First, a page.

Cape Cod National Seashore Urges Residents & Visitors to be Shark Smart

Great white shark off Coast Guard Beach in Eastham. Photo credit: Pam King

WELLFLEET – There’s a lot of attention on sharks in the media right now, with television programming focused on both entertaining and educating. Recently, Outer Cape beaches in Wellfleet and Truro have been periodically closed to swimming due to great white shark activity and sightings.

Sharks are fascinating creatures, and it’s always a great time to learn more about their biology and behavior. For example, did you know that some species of sharks give birth by laying eggs, while others give birth to live young? All of those, whether eggs or young, however, are on their own once they leave their mother’s body.

During these shark-intensive weeks, it’s also a great time to remember how to be Shark Smart. The Cape Cod National Seashore wants to remind residents and visitors of key facts about staying safe while enjoying the beach, bay, and ocean.

Cape Cod’s waters are part of a natural and wild marine ecosystem with a rich diversity of sea life, including sharks and seals. Seals are the major prey species for the great white shark. Sharks often feed on seals close to shore, and they’ve been observed near swimming beaches.

While it is rare for a great white shark to bite a human, since 2012, sharks have bitten people three times in the waters off Truro and Wellfleet. One bite, in 2018, resulted in a fatality. With coastline topography changes and sharks and seals in the ocean, any level of activity in the water, whether wading, swimming or surfing, will pose a different degree of risk. Everyone going into the ocean should exercise caution and be willing to assume the level of risk associated with their behavior prior to entering the water.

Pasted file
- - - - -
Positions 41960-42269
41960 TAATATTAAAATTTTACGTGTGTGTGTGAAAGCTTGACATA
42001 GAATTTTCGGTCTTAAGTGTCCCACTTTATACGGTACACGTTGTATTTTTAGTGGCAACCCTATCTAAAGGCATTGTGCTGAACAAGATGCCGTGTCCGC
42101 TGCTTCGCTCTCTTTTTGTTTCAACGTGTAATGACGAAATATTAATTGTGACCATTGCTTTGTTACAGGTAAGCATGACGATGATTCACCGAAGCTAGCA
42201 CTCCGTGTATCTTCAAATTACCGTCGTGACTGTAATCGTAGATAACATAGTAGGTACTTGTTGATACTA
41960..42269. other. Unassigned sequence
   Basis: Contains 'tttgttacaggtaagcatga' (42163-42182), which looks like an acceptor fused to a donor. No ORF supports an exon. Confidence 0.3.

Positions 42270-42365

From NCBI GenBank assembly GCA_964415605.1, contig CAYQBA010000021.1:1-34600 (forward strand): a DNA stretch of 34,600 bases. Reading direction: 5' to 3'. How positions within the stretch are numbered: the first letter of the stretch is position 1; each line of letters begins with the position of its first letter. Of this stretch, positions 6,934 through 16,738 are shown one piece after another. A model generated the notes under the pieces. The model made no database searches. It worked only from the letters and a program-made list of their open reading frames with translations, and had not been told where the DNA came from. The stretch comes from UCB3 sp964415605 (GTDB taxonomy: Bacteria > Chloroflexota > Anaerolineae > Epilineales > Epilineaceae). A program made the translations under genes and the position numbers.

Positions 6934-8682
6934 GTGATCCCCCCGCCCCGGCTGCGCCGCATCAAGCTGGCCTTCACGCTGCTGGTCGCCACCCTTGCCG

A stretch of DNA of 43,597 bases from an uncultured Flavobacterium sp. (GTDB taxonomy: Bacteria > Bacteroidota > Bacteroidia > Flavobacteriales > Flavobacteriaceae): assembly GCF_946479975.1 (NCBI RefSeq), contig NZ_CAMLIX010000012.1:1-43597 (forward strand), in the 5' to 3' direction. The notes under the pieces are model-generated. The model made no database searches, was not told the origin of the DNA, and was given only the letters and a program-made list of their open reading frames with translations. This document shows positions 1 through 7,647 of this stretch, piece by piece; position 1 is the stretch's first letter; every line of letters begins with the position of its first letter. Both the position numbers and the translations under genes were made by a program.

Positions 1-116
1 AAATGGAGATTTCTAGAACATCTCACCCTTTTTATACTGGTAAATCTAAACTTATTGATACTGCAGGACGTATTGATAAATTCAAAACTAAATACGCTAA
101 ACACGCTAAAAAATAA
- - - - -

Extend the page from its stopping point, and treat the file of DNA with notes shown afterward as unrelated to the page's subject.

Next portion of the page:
If you decide to venture into the waters off Cape Cod, first learn how to be Shark Smart.

Be Shark Smart
• Stay away from seals and schools of fish, even in shallow water, as they attract sharks
• Stay close to shore where rescuers can reach you
• Don’t isolate yourself; swim, paddle, kayak, and surf in groups
• Avoid murky or low-visibility water
• Limit splashing
• Use the Sharktivity app to track and report shark sightings
• Know the location of the emergency call box and Stop-the-Bleed kits at your beach
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